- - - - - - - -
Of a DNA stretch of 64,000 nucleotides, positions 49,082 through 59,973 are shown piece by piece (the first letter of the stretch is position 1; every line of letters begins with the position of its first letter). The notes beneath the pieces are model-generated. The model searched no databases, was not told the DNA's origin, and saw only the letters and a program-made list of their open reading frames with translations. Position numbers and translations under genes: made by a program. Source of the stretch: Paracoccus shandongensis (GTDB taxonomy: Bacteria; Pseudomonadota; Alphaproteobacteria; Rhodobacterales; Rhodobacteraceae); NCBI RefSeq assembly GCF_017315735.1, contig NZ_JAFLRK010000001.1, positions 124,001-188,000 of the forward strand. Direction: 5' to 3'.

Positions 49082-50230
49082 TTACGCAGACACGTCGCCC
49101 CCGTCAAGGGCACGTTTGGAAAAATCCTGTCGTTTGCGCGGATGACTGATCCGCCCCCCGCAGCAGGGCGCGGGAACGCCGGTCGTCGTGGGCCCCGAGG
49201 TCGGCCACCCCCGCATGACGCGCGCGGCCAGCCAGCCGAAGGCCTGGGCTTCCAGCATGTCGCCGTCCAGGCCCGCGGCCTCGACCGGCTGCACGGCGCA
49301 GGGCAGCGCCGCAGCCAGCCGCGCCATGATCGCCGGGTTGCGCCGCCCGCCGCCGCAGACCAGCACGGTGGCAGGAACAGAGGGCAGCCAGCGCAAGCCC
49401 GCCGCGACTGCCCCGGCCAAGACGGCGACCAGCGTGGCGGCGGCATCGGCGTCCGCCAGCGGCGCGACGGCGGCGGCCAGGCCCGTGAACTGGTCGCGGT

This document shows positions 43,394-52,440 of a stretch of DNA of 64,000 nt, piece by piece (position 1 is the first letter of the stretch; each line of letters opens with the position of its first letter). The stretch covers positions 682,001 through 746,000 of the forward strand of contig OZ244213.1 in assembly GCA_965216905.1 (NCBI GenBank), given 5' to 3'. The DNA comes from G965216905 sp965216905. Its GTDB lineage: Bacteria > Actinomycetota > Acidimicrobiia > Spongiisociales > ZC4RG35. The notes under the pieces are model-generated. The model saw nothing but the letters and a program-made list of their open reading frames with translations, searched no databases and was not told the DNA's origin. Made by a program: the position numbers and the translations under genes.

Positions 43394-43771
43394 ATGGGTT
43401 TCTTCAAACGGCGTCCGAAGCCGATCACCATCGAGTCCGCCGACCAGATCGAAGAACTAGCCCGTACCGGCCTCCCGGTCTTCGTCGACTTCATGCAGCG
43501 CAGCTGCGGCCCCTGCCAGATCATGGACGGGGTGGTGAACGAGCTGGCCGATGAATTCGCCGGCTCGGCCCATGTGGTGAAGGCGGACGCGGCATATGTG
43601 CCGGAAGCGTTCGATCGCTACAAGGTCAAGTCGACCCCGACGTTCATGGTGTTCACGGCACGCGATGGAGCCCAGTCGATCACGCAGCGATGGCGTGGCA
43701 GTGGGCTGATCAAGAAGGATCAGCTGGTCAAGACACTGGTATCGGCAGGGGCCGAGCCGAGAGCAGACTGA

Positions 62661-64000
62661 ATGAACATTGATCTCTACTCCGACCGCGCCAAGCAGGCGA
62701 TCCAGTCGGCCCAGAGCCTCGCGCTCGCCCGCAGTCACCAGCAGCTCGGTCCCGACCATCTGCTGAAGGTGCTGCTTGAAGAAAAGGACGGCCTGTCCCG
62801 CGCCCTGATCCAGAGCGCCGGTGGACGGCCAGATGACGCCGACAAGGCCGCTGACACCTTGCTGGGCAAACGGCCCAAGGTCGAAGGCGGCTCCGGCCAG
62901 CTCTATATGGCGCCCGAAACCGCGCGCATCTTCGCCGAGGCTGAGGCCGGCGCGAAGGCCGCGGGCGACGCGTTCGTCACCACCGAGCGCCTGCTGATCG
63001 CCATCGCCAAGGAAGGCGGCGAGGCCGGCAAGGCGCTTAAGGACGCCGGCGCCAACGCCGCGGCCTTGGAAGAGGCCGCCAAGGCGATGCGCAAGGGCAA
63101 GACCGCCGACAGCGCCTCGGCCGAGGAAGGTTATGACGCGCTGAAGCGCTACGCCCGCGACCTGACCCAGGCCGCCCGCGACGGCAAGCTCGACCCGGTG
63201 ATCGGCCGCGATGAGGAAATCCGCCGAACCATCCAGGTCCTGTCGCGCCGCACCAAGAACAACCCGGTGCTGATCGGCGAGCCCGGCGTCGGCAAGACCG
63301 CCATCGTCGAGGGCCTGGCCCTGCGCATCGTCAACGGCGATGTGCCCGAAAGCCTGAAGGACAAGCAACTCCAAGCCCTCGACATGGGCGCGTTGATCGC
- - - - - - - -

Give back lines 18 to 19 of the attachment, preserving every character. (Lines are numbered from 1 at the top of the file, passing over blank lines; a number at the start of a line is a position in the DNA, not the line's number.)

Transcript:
62801 CGCCCTGATCCAGAGCGCCGGTGGACGGCCAGATGACGCCGACAAGGCCGCTGACACCTTGCTGGGCAAACGGCCCAAGGTCGAAGGCGGCTCCGGCCAG
62901 CTCTATATGGCGCCCGAAACCGCGCGCATCTTCGCCGAGGCTGAGGCCGGCGCGAAGGCCGCGGGCGACGCGTTCGTCACCACCGAGCGCCTGCTGATCG